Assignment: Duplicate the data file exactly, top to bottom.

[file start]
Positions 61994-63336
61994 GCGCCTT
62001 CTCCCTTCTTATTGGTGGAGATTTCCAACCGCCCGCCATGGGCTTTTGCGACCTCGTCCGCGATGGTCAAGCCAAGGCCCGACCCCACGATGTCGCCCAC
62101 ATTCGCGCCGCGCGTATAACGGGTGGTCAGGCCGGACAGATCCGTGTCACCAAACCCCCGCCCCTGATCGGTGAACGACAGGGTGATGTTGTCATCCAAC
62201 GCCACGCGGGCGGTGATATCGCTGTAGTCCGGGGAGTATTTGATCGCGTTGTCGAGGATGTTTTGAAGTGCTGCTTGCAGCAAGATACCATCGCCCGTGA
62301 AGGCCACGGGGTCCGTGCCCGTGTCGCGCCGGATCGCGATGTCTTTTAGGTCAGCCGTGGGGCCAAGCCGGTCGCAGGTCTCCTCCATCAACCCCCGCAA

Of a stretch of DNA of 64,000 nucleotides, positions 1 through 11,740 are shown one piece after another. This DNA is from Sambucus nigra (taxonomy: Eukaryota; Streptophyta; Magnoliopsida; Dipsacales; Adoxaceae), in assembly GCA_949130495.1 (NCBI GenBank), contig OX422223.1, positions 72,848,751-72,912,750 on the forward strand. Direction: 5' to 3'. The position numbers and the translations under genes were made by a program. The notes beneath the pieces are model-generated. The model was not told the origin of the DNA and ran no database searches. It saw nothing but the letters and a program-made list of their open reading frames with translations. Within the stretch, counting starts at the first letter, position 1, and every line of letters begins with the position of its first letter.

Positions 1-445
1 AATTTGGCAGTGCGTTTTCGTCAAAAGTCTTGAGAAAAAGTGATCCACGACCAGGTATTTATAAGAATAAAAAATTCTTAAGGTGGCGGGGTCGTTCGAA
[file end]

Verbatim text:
Positions 61994-63336
61994 GCGCCTT
62001 CTCCCTTCTTATTGGTGGAGATTTCCAACCGCCCGCCATGGGCTTTTGCGACCTCGTCCGCGATGGTCAAGCCAAGGCCCGACCCCACGATGTCGCCCAC
62101 ATTCGCGCCGCGCGTATAACGGGTGGTCAGGCCGGACAGATCCGTGTCACCAAACCCCCGCCCCTGATCGGTGAACGACAGGGTGATGTTGTCATCCAAC
62201 GCCACGCGGGCGGTGATATCGCTGTAGTCCGGGGAGTATTTGATCGCGTTGTCGAGGATGTTTTGAAGTGCTGCTTGCAGCAAGATACCATCGCCCGTGA
62301 AGGCCACGGGGTCCGTGCCCGTGTCGCGCCGGATCGCGATGTCTTTTAGGTCAGCCGTGGGGCCAAGCCGGTCGCAGGTCTCCTCCATCAACCCCCGCAA

Of a stretch of DNA of 64,000 nucleotides, positions 1 through 11,740 are shown one piece after another. This DNA is from Sambucus nigra (taxonomy: Eukaryota; Streptophyta; Magnoliopsida; Dipsacales; Adoxaceae), in assembly GCA_949130495.1 (NCBI GenBank), contig OX422223.1, positions 72,848,751-72,912,750 on the forward strand. Direction: 5' to 3'. The position numbers and the translations under genes were made by a program. The notes beneath the pieces are model-generated. The model was not told the origin of the DNA and ran no database searches. It saw nothing but the letters and a program-made list of their open reading frames with translations. Within the stretch, counting starts at the first letter, position 1, and every line of letters begins with the position of its first letter.

Positions 1-445
1 AATTTGGCAGTGCGTTTTCGTCAAAAGTCTTGAGAAAAAGTGATCCACGACCAGGTATTTATAAGAATAAAAAATTCTTAAGGTGGCGGGGTCGTTCGAA